It sounds like your choir time is good for your mental health (outside of figuring out this kind of frustration that is). I would say, broach it with them, to see if you can be incorporated into the number in a way that caters to your illness. They should really be considerate of those around them who are differently abled. If worse comes to worst, you may need to sit it out... but hopefully they'll take your abilities into consideration.

    Wishing the best outcome for you! :hug:
     
    manasi12, AnnaDove, Sushi and 3 others like this.
  5. hinterland

    hinterland

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    Hi! Yes, I see your issue. I think this is called ‘disclosure dilemma’. What and how much to say. I find that most people, who don’t have this disease, only want to hear a two sentence explanation about what it is.

    If it is a passerby, who you’re never going to see again, I think it is ok to say ‘I have a medical condition that means I get exhausted easily’. But if you’re going to be seeing these people on a regular basis that sort of answer will start to appear evasive, as you say. The danger then is that they’ll assume the worst, most unspeakable, disease they can imagine, whatever that might be, and treat you with suspicion.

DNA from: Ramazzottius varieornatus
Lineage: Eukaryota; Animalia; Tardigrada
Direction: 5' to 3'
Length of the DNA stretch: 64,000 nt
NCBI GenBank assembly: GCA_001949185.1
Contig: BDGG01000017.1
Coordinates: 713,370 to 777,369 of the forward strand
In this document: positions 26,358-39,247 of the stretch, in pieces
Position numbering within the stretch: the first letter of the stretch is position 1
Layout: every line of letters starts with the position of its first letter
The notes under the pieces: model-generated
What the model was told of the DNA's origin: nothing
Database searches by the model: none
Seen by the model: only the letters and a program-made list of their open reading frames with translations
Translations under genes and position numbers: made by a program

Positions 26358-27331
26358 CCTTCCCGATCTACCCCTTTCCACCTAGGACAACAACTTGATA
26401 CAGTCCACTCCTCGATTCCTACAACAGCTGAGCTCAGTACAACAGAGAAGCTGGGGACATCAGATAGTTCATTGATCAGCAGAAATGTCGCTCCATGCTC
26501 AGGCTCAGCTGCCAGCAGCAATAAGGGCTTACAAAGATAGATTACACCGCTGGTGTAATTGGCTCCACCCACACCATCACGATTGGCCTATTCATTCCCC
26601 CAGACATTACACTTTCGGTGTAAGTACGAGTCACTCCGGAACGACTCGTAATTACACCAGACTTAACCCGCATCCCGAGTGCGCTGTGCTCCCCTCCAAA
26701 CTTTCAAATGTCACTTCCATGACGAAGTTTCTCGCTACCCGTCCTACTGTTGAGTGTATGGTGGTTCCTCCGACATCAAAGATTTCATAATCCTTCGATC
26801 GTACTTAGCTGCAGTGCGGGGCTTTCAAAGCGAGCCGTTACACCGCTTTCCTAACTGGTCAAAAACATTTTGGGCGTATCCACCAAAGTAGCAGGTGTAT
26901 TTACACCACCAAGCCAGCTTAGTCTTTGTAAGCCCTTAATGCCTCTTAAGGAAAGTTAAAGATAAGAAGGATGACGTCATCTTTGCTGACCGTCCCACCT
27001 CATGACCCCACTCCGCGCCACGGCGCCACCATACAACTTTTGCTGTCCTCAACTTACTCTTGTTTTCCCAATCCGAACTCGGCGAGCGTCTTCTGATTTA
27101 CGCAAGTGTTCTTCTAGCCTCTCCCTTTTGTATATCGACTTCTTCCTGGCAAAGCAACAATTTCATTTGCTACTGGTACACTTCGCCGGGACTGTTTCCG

So, personally, I think it’s best just to say you have ME (and add that some people know it as CFS). Then give a quick explanation (borrowed from Jen Brea) that you’re like a battery that only charges 20 to 30%. Then, get them to imagine a scenario where they wake up in the morning and their iPhone only has 30% battery remaining to last the full day - you have to choose where and when to use it, avoid energy intensive applications, think about what activities to prioritise, etc.

     
    E.man, AnnaDove, Sushi and 3 others like this.
  6. NilaJones

    NilaJones Senior Member

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    I have EDS, so I usually say, 'I have a genetic disorder that affects my joints, my immune system, and my brain.'